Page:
Seven hours later I arrive at circuit, having used the back road selected by my GPS. I doubt it was significantly quicker, but my route took me through some quaint villages, which was a pleasant change from 30km of highway. Strange to relate that just 20 years ago smoky Trabants and rattly Yugos populated the leafy lanes that now boast every desirable automotive brand.
On the way into the paddock I spy Sean Bratches, F1’s commercial managing director, and quiz him on the state of the 2020 F1 calendar. It seems last-ditch attempts by the Catalan government to save the Spanish Grand Prix have thrown a spanner in the works, and although there is scepticism about the veracity of the deal, F1 needs every race to help balance its books. Thus we face 22 races, should Mexico sign.
The issue, though, is that the only realistic slot is in mid-May, between the Dutch and Monaco Grands Prix, necessitating a triple-header. Plus, Monaco’s anachronistic insistence on starting practice on Thursday would compress the schedule even worse than last year’s France-Austria-Britain triple. If that doesn’t come to pass, the race would need to be squeezed in between Asian and North American legs, putting pressure on the back end of a very busy year.
Any wonder teams, particularly those down the order with sparse resources and meagre revenues, are less than enamoured with the prospect of 22 races, particularly as their slice of the rumoured $20m hosting fee runs to little over $1m? Given it costs them $5m (on average) to contest a grand prix and that sponsors and broadcasters generally pay flat fees per season regardless of rounds, they’re on a hiding to nowhere.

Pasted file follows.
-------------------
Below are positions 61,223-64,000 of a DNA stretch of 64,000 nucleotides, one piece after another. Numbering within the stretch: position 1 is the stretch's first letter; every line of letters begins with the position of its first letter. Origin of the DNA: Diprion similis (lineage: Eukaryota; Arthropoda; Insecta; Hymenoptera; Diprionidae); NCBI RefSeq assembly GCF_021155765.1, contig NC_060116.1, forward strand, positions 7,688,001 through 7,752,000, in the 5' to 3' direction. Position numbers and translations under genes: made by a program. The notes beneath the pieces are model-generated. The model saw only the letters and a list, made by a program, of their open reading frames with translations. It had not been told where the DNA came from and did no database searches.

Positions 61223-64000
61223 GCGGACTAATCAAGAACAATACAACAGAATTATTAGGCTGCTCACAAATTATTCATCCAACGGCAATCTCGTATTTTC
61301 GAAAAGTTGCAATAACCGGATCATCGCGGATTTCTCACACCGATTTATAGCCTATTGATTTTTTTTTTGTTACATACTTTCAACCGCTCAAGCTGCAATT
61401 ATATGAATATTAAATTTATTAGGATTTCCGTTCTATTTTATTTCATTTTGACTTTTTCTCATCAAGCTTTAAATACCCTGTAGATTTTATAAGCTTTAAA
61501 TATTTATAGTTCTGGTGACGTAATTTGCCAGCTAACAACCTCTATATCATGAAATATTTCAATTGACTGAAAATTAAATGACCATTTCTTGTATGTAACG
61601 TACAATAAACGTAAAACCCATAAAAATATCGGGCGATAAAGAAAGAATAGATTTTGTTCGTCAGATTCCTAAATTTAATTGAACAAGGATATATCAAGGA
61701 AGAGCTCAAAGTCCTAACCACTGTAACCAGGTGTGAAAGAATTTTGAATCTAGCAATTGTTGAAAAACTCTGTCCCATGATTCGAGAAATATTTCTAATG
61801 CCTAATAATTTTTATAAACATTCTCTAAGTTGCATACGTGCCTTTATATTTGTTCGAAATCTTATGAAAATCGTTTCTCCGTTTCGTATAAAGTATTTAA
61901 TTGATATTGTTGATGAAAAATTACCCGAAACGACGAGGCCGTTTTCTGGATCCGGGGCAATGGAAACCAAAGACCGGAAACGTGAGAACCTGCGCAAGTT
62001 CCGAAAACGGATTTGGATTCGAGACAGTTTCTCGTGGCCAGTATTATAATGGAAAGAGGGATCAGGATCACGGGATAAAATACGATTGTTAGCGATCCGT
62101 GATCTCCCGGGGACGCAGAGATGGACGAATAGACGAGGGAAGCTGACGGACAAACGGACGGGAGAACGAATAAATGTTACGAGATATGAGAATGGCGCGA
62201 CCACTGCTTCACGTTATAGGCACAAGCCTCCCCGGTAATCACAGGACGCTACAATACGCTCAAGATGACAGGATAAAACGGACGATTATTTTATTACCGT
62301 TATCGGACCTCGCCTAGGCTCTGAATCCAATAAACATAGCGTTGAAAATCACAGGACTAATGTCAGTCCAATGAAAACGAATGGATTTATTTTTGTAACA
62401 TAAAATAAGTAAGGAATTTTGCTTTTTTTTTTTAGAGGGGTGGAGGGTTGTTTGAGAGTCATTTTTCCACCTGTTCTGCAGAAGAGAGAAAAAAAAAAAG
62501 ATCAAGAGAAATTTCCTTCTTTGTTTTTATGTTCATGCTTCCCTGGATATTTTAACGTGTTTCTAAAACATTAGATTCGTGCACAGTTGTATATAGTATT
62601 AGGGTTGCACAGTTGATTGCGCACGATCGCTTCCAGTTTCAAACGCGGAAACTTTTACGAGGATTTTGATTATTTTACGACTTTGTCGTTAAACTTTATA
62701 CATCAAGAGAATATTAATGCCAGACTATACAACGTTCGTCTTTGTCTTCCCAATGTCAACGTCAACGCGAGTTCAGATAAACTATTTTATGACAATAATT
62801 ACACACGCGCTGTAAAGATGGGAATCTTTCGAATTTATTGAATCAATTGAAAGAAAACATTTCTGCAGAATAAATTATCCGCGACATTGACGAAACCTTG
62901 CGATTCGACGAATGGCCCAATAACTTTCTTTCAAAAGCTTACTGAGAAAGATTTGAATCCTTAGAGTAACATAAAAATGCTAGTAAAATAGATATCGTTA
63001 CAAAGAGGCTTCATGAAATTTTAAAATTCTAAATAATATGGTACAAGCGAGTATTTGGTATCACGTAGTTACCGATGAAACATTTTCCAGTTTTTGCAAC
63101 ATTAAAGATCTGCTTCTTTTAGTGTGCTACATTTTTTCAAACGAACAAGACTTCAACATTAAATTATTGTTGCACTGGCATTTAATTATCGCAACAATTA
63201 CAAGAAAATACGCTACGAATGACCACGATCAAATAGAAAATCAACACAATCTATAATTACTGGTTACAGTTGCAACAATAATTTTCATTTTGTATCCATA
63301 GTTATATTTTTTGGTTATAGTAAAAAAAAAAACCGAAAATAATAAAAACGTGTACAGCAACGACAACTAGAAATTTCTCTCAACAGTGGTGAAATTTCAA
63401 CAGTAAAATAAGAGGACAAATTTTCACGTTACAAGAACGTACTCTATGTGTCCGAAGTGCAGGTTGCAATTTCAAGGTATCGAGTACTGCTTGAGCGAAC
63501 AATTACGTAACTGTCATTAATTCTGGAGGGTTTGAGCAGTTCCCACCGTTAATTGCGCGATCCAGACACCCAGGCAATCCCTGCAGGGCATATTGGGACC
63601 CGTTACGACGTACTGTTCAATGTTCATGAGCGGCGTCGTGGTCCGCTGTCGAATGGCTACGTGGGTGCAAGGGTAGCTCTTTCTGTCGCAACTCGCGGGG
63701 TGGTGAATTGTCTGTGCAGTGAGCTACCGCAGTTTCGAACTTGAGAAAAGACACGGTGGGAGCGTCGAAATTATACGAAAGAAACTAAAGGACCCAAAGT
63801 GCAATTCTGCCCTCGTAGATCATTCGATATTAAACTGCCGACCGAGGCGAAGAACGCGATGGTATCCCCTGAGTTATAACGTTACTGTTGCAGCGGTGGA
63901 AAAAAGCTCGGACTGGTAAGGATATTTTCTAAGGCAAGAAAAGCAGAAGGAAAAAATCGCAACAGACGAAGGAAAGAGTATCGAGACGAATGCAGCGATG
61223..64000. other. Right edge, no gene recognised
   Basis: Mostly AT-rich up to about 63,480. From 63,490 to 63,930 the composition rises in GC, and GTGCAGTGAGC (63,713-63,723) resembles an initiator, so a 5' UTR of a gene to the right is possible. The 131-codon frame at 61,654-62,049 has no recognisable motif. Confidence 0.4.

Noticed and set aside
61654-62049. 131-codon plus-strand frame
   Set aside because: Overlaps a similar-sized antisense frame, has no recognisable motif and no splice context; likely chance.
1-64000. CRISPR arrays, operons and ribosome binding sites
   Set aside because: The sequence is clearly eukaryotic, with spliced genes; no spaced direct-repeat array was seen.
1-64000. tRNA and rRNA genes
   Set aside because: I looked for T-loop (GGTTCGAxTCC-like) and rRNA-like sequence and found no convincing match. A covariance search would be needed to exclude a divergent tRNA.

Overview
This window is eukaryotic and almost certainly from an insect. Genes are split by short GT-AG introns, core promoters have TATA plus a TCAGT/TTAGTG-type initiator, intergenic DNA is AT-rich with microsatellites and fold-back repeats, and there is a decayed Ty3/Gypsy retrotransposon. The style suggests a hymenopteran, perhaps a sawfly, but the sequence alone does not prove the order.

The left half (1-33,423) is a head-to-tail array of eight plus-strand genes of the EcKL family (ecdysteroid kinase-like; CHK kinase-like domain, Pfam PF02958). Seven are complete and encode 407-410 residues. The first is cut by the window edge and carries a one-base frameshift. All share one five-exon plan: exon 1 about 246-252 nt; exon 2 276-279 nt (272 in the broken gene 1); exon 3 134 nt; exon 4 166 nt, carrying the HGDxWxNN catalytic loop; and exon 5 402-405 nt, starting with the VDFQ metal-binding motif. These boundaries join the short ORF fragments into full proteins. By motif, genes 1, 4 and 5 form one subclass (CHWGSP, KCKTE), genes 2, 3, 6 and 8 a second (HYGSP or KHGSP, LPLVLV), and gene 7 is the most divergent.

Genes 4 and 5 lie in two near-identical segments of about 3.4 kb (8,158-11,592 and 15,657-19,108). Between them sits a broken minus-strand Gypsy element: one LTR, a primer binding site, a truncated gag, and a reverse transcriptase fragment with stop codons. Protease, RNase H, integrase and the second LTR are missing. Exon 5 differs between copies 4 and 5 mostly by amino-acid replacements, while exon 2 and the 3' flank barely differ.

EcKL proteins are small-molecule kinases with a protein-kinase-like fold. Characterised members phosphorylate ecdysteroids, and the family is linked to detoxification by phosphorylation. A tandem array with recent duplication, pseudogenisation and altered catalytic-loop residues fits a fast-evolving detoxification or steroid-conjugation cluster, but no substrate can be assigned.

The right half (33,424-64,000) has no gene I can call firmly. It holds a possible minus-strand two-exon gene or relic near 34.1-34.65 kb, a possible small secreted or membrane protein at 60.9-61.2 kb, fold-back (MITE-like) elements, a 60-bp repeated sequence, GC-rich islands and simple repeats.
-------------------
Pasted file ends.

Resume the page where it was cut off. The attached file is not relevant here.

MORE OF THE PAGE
It also seems the chances of a South African Grand Prix are diminishing by the day: Not only will a packed calendar leave little space for more races, but the country’s various scandals mean there is little appetite for sporting frivolities at government level after such as the state-owned electricity supplier lost R20bn ($1.4bn) last year, mainly due to corruption.
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The leisure area in front of the control tower boasts a temporary pool complete with inflatable shark, reminding me of undignified photos of a dishevelled Kimi Raikkonen embracing a blow-up dolphin in the streets of Gran Canaria after a heavy night out. I’m sure his handlers will keep him in check this weekend, particularly given the hordes of Finnish fans that traditionally frequent this race.
That said, I’m told that about a third of the expected 100,000 fans expected by the race organisers on race day will be Polish, turning out in support of Robert Kubica. Oh, that his career had turned out differently: we could be racing in Warsaw or Krakow, rather than Baku…
While awaiting the FIA press conference I grab a couple of ham and egg rolls in the media centre – my first proper sustenance since last night.
The interviews continue after the press conference. Alexander Albon’s session is noticeably busier than usual after his superb Hockenheim showing. “It will be back to normal later this weekend,” he predicts.
Daniel Ricciardo, despite missing out on much of the fun due to his engine failure last weekend, remains a smile a minute. At McLaren twins, Lando Norris admits he had doubts about his capabilities as a driver before reaching F1 – a rare admission from a racer.
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TV recording about the politics and business of F1 for MBC, the Middle East broadcaster, for a feature to be broadcast during F1’s summer break. One of the key questions relates to expanding F1’s footprint in the region, which gets me thinking about more Middle Eastern rounds.
Pack up, ready to hit the road and head for hotel, a small family-run place in Budapest’s suburbs. The menu looks reasonable so I elect to eat in – bacon-wrapped chicken breasts with mash and salad, followed by ice cream trifle. It hits the empty spots before I turn after a 30C day.
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2019 Hungarian Grand Prix
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